The pressure built up until the glass airlock detonated at about 4am that morning, waking my parents up (the airing cupboard was next to their bedroom), decorating the interior of the cylinder cupboard with purple gunge and writing off three of my Dad's shirts in the process! Strangely, that was the end of my winemaking whilst living at home! I can't imagine why, but my parents chose to periodically remind me of this incident, usually prefixed by the words "You've done some terrible things in your time". :whistle:

:ROFLMAO::ROFLMAO:
 

RaglanSurf

Forum Idiot'13/14 <span class=poty>FPOTY'17</span>
Messages
10,321
Name
Nick
Edit My Images
Yes
#90
Well to continue to keeps the mods happy that this a forum for photography and not about growing veggies o_O ;)
This is my first attempt at growing grapes in a pot, so easy and every one should try it.


Thats a seriously impressive crop for a grapevine in a pot, when did you plant them?
 
Messages
3,289
Edit My Images
Yes
#93
When I first bought the vine I grew in my parents' greenhouse I'm pretty sure the nursery told me not to let it fruit for the first year (or was it 2 years?). Mind you, your potted one will have less growing to do to get established to the size of the pot than the one in the greenhouse did. It was like a triffid if I didn't keep it under full control! :D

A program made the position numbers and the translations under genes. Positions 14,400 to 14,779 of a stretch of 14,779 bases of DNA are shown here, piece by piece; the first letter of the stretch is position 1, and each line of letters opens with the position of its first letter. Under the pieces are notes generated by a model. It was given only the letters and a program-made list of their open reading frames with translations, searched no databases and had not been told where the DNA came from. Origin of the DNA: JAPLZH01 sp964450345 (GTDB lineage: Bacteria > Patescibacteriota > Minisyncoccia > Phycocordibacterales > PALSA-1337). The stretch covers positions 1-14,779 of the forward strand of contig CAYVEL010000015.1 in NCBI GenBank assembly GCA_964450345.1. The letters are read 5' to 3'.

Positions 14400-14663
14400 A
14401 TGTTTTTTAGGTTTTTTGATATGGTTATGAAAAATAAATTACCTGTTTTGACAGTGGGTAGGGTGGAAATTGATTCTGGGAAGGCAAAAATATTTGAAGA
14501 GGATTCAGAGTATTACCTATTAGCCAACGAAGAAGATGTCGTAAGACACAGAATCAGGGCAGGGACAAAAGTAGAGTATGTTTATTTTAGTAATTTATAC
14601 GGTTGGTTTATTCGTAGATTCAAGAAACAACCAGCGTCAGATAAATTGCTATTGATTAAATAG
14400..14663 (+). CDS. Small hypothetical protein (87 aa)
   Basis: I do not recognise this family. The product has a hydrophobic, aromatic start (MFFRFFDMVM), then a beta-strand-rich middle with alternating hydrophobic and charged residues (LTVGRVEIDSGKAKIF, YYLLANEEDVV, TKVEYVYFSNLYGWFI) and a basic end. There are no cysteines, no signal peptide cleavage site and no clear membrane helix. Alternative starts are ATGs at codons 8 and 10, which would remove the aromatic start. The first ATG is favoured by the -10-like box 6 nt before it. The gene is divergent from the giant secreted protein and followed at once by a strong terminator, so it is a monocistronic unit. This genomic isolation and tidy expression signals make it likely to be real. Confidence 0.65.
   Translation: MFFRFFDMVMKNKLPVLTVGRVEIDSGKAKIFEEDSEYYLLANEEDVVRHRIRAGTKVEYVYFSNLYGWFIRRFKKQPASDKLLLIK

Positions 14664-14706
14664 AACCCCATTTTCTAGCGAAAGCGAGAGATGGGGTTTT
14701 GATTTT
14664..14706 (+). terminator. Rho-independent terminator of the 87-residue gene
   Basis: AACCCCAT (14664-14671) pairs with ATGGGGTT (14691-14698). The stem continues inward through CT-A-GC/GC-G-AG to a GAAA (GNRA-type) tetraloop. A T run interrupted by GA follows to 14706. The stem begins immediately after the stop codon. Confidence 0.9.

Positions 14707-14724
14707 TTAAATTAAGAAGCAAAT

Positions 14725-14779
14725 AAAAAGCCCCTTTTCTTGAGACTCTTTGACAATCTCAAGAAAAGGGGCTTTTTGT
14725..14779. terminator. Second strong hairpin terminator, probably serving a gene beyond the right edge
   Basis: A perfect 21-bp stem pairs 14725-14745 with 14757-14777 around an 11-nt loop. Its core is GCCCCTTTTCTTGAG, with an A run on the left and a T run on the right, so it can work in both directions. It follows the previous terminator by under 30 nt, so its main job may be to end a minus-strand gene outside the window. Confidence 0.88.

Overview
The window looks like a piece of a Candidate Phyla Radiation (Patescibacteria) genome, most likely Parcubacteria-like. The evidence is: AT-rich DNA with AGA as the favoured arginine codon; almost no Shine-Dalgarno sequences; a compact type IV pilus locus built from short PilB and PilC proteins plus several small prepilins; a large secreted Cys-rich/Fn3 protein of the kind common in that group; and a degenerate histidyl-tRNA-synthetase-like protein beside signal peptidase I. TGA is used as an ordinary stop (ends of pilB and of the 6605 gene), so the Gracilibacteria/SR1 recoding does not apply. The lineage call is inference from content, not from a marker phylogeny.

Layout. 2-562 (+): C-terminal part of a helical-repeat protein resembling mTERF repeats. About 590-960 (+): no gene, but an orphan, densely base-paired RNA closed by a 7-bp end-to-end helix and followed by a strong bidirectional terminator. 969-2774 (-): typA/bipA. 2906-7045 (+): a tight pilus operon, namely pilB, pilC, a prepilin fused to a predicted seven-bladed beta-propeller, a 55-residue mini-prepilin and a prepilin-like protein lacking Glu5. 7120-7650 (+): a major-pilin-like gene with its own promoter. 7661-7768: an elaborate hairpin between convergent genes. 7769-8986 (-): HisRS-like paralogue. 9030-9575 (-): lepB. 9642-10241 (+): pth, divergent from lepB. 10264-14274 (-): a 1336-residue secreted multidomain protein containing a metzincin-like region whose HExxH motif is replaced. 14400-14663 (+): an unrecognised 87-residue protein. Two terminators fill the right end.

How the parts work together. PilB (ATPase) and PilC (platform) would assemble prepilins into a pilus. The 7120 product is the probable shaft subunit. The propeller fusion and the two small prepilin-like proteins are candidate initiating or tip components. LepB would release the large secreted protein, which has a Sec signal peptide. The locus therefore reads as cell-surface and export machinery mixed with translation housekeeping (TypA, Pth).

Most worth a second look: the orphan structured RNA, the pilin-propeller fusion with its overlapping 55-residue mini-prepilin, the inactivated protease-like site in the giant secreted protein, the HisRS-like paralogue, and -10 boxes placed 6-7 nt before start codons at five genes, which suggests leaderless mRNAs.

Last edited:

excalibur2

My F4's Broken...
Messages
9,572
Name
Brian
Edit My Images
Yes
#94
Amazing I can't remember whether it was last Autumn or this springtime I'll have to look up when I bought them
Well I eventually found that I paid by credit card on June 2017 and the grape was in a 3L pot and transferred into the larger pot (in the photo) in June 2017. But I do remember at a boot sale, early this year, a guy was selling the same grapes (a little bit smaller) for £4 each and I paid £12 each on line. :banghead:
 
Last edited:
Messages
1,608
Name
Richard
Edit My Images
No
#95
Well I eventually found that I paid by credit card on June 1917 and the grape was in a 3L pot and transferred into the larger pot (in the photo) in June 2017. But I do remember at a boot sale, early this year, a guy was selling the same grapes (a little bit smaller) for £4 each and I paid £12 each on line. :banghead:
Amazing, 101 years and still in that pot — is it a bonsai vine?
 
Messages
5,781
Name
Steven
Edit My Images
Yes
#96
Well I eventually found that I paid by credit card on June 1917 and the grape was in a 3L pot and transferred into the larger pot (in the photo) in June 2017. But I do remember at a boot sale, early this year, a guy was selling the same grapes (a little bit smaller) for £4 each and I paid £12 each on line. :banghead:
Wouldn't thought you'd have had a card in 1917, wasn't there a war on?
 

excalibur2

My F4's Broken...
Messages
9,572
Name
Brian
Edit My Images
Yes
#97
When I first bought the vine I grew in my parents' greenhouse I'm pretty sure the nursery told me not to let it fruit for the first year (or was it 2 years?). Mind you, your potted one will have less growing to do to get established to the size of the pot than the one in the greenhouse did. It was like a triffid if I didn't keep it under full control! :D